Doug Fitch, UB’s inaugural WBFO Visiting Arts Professor, presents on his recent work, and artistic career
“Visual Narratives and the Kitchen Sink: an approach to making sense of that which otherwise mightn’t”
Monday, Nov. 3
3:00 – 4:30 p.m.
250 Baird Hall (Baird Recital Hall)
Free and open to all
Doug Fitch, prominent stage/opera designer and director, artist, animator, puppeteer, and more,
is in residence at UB this semester. http://douglasfitch.com/
The next Knight Prototype Fund application deadline is Nov. 1 at midnight ET.
The Prototype Fund helps people explore early-stage media and information ideas with $35,000 in funding.
If you have a great idea in mind apply now and spread the word through your networks. For updates, follow @knightfdn on Twitter.
If you have any further questions, forward inquiries to firstname.lastname@example.org.
TECHNĒ INSTITUTE FOR ARTS AND EMERGING TECHNOLOGIES
FELLOWSHIP APPLICATION GUIDELINES 2014-2015
DEADLINE EXTENDED: NOVEMBER 15, 2014
The Technē Institute for Arts and Emerging Technologies fosters new work at the intersection of artistic expression and emerging technologies within the research and pedagogical mission of the University at Buffalo.
The Technē Institute for Arts and Emerging Technologies solicits proposals for faculty fellowships of up to $5,000 for innovative projects within the field of art and emerging technologies.Technē project funding is designed to support the initiation or continuation of arts and technology projects by individual artists working solo or in collaboration with other artists and scientists. The program will be funded across artistic disciplines and is open to a range of genres and platforms. Collaborations with other disciplines—including those outside UB—will receive priority.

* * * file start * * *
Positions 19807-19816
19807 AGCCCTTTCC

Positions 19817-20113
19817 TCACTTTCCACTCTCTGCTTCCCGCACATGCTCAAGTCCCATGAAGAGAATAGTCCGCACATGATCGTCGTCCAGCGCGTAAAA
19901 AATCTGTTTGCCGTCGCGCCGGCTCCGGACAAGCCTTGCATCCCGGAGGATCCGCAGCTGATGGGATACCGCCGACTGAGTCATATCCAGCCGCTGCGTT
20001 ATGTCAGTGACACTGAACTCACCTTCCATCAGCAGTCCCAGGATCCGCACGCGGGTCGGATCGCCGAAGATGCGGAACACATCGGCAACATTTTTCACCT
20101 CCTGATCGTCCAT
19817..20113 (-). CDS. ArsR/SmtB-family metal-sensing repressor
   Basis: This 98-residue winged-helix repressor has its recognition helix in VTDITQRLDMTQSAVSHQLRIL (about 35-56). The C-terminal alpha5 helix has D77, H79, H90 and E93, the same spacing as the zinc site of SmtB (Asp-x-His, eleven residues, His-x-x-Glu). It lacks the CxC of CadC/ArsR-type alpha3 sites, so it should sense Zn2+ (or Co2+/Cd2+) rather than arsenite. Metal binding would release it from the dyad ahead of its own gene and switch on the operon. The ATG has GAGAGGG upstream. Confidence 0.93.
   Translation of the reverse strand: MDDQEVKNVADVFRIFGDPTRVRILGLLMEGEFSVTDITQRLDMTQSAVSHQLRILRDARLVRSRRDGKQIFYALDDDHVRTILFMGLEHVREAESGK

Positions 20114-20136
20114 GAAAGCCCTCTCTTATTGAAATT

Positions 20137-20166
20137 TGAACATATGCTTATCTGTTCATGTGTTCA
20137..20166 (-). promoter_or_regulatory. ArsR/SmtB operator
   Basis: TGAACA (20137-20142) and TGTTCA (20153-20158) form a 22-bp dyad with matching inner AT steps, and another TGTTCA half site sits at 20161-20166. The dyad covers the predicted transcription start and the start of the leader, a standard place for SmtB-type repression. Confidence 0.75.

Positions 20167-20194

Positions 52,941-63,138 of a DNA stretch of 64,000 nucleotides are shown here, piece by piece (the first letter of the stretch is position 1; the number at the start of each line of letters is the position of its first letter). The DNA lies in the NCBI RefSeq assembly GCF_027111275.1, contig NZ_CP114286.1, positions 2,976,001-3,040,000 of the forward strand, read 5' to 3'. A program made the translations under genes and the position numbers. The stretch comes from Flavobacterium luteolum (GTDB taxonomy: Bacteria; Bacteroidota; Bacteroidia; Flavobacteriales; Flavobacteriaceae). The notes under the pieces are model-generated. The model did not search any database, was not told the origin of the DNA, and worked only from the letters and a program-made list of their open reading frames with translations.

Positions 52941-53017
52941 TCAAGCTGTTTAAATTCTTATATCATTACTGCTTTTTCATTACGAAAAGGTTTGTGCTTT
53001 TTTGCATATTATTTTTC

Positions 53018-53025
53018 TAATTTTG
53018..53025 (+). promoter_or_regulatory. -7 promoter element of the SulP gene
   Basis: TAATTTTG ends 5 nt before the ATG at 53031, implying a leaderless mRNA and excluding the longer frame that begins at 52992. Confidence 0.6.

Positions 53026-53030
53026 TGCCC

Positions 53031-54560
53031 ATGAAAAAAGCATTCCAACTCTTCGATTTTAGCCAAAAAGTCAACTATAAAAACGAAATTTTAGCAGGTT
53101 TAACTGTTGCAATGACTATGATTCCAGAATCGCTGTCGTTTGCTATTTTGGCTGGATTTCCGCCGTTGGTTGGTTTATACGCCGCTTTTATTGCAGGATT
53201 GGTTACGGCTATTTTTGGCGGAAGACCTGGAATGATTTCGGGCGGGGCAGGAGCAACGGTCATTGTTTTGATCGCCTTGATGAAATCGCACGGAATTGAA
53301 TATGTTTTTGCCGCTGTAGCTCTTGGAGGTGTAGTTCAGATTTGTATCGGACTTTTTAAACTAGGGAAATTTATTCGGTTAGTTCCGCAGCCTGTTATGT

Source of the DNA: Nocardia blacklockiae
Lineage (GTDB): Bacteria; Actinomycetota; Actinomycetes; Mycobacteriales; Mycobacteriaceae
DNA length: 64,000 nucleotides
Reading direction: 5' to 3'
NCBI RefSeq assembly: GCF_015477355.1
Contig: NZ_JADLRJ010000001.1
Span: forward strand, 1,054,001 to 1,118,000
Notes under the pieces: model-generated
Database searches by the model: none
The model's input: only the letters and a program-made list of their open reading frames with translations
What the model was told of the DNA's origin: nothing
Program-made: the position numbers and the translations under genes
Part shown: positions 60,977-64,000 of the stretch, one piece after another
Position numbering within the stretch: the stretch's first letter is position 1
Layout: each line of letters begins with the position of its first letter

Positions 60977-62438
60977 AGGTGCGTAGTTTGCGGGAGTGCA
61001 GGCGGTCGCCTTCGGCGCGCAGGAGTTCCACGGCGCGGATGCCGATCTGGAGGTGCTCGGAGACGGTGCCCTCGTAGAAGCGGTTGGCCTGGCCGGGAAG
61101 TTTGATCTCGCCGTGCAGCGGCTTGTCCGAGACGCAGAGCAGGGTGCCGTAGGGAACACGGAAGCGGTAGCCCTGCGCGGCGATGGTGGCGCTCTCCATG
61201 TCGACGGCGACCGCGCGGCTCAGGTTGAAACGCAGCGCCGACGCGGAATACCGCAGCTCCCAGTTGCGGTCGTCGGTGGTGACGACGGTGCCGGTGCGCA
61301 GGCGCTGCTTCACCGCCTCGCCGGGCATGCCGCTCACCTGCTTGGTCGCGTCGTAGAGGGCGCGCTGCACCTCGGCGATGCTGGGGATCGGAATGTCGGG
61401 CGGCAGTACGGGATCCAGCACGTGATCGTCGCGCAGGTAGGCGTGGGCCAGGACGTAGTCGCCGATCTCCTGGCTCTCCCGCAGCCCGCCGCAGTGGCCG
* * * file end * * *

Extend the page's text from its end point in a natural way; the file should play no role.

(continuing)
While the maximum expected award under this program is $5,000, in exceptional cases, larger budgets may be considered. Fellowships are intended to supply project “start-up funds.” Fellows are expected to seek additional funding for proposed projects. Individual applicants may apply repeatedly with different projects, but may not receive funding more than once every three years.
Funds will be dispersed to individual departments and all expenditures must be consistent with NY State funding guidelines. Because of their experience Technē Fellows will be asked to serve as reviewers for future proposals.
Additional details at http://techne.buffalo.edu/funding/how-to-apply/
Please join us at the final evening discussion of The Buffalo Incubators Workshop, by Oron Catts and Ionat Zurr of the Tissue Culture and Art Project, October 8
at Big Orbit Gallery, 30 Essex Street, Buffalo, from 6-9pm
. The Tissue Culture & Art Project (initiated in 1996), is an on-going research and development project into the use of tissue technologies as a medium for artistic expression. Sixteen UB students and faculty participated in the intensive hands-on workshop. Catts and Zurr are Techne Fall 2014 Resident Fellows at UB. They will also deliver a public lecture as a component of the Visual Studies Lecture Series on Monday, October 6 at 6:30 PM at 112 Center for the Arts, North Campus